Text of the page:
The surface wave is a remedy for bottleneck biases of climate models
Climate models are core tools for understanding the mechanisms underlying climate change and making long-term and short-term predictions. The research group from the First Institute of Oceanography, Ministry of Natural Resources of China has developed a new generation of Earth System Model (FIO-ESM v2.0) and participated in the phase 6 of the Coupling Model Intercomparison Project (CMIP6), the results have been recently published in JGR Oceans, and they can contribute to solve the ever-standing bottleneck biases of most climate models (Bao et al, 2020, JGR, https://doi.org/10.1029/2019JC016036). In this note, we would like to introduce the whole story of how the omitted surface wave plays a key role in the climate system.
Surface waves traditionally have been treated separately from ocean circulation and climate systems, because the wave length (hundreds of meters), height (meters) and period (seconds) are too small compared with those of ocean circulation and climate system. However, this new publication clearly shows the dominant role of surface waves in the upper ocean and climate system through modulation of ocean mixing and air-sea fluxes.
The overestimated sea surface temperature (SST) and underestimated mixed layer depth (MLD) in the upper ocean during the summer have been a great challenge for ocean general circulation models (OGCMs), which have been tried to be solved by artificially amplified vertical mixing. Qiao et al. (2004, GRL, doi:10.1029/2004GL019824) discovered that the non-breaking surface wave plays a dominant role in the upper ocean and thus established the non-breaking surface wave-induced vertical mixing theory (Bv), which was confirmed by laboratory experiments (Dai et al. 2010, JPO, doi: 10.1175/2010JPO4378.1) and in-situ observations (Sutherland, 2013, OS, doi:10.5194/os-9-597-2013; Huang et al. 2012, JGR, doi:10.1029/2011JC007806). Qiao et al. (2004) presented the first surface wave-ocean circulation fully coupled model, and the OGCM is dramatically improved by including the non-braking wave-induced mixing of Bv. Before that, braking wave-induced mixing had been coupled into OGCMs, but showed no much improvement, since the turbulence of breaking wave can only affect the ocean in the order of wave amplitude while Bv can affect the ocean in the order of wave length. Later, Qiao’s group revealed the key role tidal mixing in ocean circulation model (Lü et al. 2008, GRL, doi:10.1029/2007GL032440), which is another story. The Bv has been applied into different OGCMs by different research groups, and all showed dramatical improvement (Lin et al. JGR, 2006, doi:10.1029/2006JC003504; Fan and Griffies, 2014, JC, doi: 10.1175/JCLI-D-13-00583.1; Wu et al. 2015, JGR, doi:10.1002/2015JC011329; NEMO since v4.0).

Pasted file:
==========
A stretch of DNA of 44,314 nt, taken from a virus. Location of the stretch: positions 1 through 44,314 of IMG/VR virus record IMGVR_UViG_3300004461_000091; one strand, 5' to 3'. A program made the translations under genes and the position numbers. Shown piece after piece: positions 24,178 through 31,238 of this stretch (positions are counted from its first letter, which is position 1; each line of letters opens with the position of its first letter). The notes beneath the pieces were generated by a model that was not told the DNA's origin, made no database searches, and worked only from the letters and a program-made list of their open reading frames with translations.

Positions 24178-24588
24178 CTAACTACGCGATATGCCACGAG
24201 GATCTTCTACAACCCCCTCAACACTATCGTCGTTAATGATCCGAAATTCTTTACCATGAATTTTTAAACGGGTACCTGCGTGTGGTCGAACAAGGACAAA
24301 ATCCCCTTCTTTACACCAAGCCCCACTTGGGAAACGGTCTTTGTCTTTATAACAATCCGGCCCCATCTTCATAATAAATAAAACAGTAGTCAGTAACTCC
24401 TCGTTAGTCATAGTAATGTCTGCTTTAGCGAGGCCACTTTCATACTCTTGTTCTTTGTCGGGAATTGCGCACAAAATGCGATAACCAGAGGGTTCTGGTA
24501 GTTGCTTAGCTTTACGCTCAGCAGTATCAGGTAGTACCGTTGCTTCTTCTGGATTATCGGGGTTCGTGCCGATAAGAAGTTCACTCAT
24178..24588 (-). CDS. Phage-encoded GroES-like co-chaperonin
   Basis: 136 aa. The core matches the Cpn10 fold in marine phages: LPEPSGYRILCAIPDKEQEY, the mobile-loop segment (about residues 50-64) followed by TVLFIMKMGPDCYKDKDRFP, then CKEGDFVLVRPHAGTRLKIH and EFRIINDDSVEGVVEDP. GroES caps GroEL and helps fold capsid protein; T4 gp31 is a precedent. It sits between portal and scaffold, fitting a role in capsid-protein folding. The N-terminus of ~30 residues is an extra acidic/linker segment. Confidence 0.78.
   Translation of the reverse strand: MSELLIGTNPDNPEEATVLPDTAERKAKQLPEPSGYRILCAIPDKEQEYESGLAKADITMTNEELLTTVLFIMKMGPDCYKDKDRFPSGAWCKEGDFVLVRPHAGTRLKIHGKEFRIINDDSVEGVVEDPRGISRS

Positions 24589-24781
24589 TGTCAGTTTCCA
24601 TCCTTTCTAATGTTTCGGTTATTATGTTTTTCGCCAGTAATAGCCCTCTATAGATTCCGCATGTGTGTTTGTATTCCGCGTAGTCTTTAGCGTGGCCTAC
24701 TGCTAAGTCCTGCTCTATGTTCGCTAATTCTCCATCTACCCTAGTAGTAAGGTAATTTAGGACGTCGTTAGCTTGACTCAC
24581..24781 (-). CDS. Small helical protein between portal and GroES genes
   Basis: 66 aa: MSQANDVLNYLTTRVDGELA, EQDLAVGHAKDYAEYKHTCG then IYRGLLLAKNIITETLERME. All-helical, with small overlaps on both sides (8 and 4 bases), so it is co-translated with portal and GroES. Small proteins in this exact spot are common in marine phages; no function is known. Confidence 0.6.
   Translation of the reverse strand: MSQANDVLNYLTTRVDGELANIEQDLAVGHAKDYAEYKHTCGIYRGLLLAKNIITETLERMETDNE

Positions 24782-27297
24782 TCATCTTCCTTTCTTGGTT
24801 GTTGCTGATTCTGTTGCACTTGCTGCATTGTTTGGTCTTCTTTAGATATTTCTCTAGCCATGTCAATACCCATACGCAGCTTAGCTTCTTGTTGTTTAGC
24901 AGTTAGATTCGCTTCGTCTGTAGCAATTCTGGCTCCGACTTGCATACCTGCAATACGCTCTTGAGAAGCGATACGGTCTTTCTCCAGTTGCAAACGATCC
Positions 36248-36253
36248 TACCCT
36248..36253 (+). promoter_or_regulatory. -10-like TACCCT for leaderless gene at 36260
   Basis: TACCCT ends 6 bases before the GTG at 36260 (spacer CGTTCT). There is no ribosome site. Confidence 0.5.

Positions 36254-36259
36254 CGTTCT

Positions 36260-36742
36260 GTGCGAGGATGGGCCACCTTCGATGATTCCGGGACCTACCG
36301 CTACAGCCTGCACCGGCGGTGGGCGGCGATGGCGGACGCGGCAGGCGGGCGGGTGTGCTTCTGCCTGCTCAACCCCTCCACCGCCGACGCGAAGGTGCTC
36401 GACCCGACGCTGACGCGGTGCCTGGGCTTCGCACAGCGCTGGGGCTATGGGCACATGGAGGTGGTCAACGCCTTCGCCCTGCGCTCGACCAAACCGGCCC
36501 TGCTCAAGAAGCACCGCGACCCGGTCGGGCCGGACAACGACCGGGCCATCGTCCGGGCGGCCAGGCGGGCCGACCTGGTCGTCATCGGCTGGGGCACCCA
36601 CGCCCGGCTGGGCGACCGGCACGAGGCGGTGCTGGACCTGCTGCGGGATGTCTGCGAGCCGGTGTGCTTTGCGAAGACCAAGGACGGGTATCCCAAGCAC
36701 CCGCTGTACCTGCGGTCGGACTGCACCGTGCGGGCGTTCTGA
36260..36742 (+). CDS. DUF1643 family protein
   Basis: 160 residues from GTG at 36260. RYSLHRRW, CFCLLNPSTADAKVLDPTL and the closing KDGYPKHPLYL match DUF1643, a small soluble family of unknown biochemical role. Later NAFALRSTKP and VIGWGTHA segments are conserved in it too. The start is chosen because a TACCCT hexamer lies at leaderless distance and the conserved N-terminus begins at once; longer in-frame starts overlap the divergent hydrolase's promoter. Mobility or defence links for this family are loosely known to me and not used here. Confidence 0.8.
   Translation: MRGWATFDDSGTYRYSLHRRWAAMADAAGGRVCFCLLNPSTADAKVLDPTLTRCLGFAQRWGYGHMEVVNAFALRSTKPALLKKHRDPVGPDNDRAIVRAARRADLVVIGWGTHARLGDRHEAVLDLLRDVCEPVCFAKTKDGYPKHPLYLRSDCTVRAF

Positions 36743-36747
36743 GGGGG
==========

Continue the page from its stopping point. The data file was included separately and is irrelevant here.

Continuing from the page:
The forecasting ability on the track of tropical cyclones (Typhoon/Hurricane) has been much improved, however there has been a bottleneck on the intensity forecasting for several decades. Qiao’s group noticed that the sea spray from wave breaking can enhance the air-sea heat flux by a factor of 2-3 times, while Bv drops SST and then reduces the air-sea heat flux. The competition of the above two processes related to surface wave can much improve the simulation and forecasting ability of Typhoon/Hurricane intensity, especially for strong tropical cyclones (Zhao et al. 2017, JGR, doi:10.1002/2016JC012262).